Exercising while pregnant

Amanda - posted on 11/23/2010 ( 9 moms have responded )

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Hello. I have a 14 month old son, and I just found out a couple of weeks ago that I am pregnant again. Prior to that, I had been working out both aerobically and using leg and arm weights. I have not been to the doc yet-problems with insurance, so I can't ask my doc for advice, so I thought I would hit up the women on CoM for some advice. Thanks!

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Alice - posted on 11/26/2010

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Amanda, I'm an online fitness coach and have had 4 babies. I've exercised up until the day before with mine, but then I also listen to my body - if you feel it is too heavy or shouldn't be done, listen! You do have a very reliable instinct with regard to what your body can do.
Jennifer is sooooo right about your body thanking you for the exercise later... you will do better in labor and bounce back into shape faster after the baby's birth! :)

Jennifer - posted on 11/23/2010

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you can keep exercising at the same pace you were before you got pregnant (unless you're considered "high risk")...and your body will thank you for it later in your pregnancy if you keep up with exercise!

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Danielle - posted on 12/08/2010

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Your doctor will usually give you the go ahead to exercise as long as you have no complications. I did a DVD called FitMom and I loved it. Once your doctor says it's fine you should check it out.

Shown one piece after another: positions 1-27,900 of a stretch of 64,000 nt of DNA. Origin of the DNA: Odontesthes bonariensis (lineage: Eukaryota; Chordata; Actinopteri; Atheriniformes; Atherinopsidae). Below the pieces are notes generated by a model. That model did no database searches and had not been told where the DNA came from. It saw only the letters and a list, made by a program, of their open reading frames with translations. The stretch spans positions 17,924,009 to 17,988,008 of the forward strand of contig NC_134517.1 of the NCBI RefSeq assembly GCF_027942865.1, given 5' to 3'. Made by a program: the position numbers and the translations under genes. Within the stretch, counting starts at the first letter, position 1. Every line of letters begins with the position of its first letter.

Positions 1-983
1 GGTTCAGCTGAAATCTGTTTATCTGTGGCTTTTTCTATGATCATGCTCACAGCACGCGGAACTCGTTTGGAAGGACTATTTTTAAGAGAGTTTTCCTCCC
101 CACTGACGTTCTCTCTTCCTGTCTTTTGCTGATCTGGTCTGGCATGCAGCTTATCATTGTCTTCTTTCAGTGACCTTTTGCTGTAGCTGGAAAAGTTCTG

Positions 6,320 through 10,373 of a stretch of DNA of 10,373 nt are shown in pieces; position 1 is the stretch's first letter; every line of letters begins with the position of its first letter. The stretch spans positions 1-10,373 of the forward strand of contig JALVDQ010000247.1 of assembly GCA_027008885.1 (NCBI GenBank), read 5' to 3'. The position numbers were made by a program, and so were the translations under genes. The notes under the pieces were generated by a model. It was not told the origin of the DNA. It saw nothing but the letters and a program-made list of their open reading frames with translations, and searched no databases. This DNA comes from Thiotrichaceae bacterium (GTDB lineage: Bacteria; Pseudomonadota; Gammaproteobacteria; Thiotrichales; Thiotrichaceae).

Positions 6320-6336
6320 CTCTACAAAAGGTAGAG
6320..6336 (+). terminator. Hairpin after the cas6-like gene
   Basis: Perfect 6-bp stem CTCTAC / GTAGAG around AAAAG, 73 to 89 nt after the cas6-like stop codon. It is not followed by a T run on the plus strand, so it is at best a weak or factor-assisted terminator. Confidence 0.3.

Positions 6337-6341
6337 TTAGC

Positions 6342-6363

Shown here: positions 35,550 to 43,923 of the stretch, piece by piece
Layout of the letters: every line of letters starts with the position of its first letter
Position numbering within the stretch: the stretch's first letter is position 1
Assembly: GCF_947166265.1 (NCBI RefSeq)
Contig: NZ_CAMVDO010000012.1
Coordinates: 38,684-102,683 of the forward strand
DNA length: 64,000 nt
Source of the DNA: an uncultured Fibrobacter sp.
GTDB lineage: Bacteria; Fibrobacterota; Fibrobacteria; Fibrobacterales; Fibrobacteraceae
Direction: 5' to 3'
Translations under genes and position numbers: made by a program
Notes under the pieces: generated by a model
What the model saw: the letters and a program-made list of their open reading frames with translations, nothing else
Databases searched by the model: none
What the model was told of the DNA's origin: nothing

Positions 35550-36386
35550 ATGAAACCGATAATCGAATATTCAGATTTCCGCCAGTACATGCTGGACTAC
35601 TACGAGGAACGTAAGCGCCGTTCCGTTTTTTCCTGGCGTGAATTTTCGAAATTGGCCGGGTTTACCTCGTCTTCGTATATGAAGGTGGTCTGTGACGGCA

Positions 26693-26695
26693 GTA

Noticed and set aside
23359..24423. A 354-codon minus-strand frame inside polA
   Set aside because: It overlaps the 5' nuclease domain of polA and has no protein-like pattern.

Amy - posted on 11/28/2010

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I worked at a military program for at risk youth and at my job I Jogged and did exercises such as sit ups and pushups lunges etc. well into my pregnancy...I was jogging up to 4 miles (slowly) several days a week until I was about 16 weeks (I began to spot after running or would have continued, Dr had said that continuing to jog was ok that as long as I didn't overheat I was fine but it was scaring me) Was told by the Dr to stop abdominal excersises and push ups at 20 weeks, after which I walked and hiked alot and did alot of lower body exercises like lunges and light upper body wieghts, and until it became uncomfortable I used stationary bike. Unless the pregnancy is high risk or you have a medical condition you should be able to continue anything you did before you were pregnant with in reason. I really believe my activity level led to me having what might have been the easiest pregnancy ever!

Heather - posted on 11/28/2010

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My midwife told me when I was pregnant that 5 could do anything I wanted, even crunches. Your body will tell you when you are reaching your limit with certain things. Your body will definitely thank you. I have a job that requires being on my feet/walking for 50 hours/week and I worked until I went into labor (well, technically my shift ended 5 hours before lol). I give my job the credit for my 7 hour drug free labor. For my next pregnancy I plan on continuing to go to the gym (which I stopped in my last one b/c I was exhausted). I also do weightlifting and plan on lifting not much heavier than what I lift at the beginning of pregnancy.

Amanda - posted on 11/27/2010

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Thank you all so much! This really helps. Alice, I think I am listening to my body by not weightlifting. For some reason, it's just striking me as a no-no. Maybe I am just too tired! Thanks again, everyone for all of the great advice.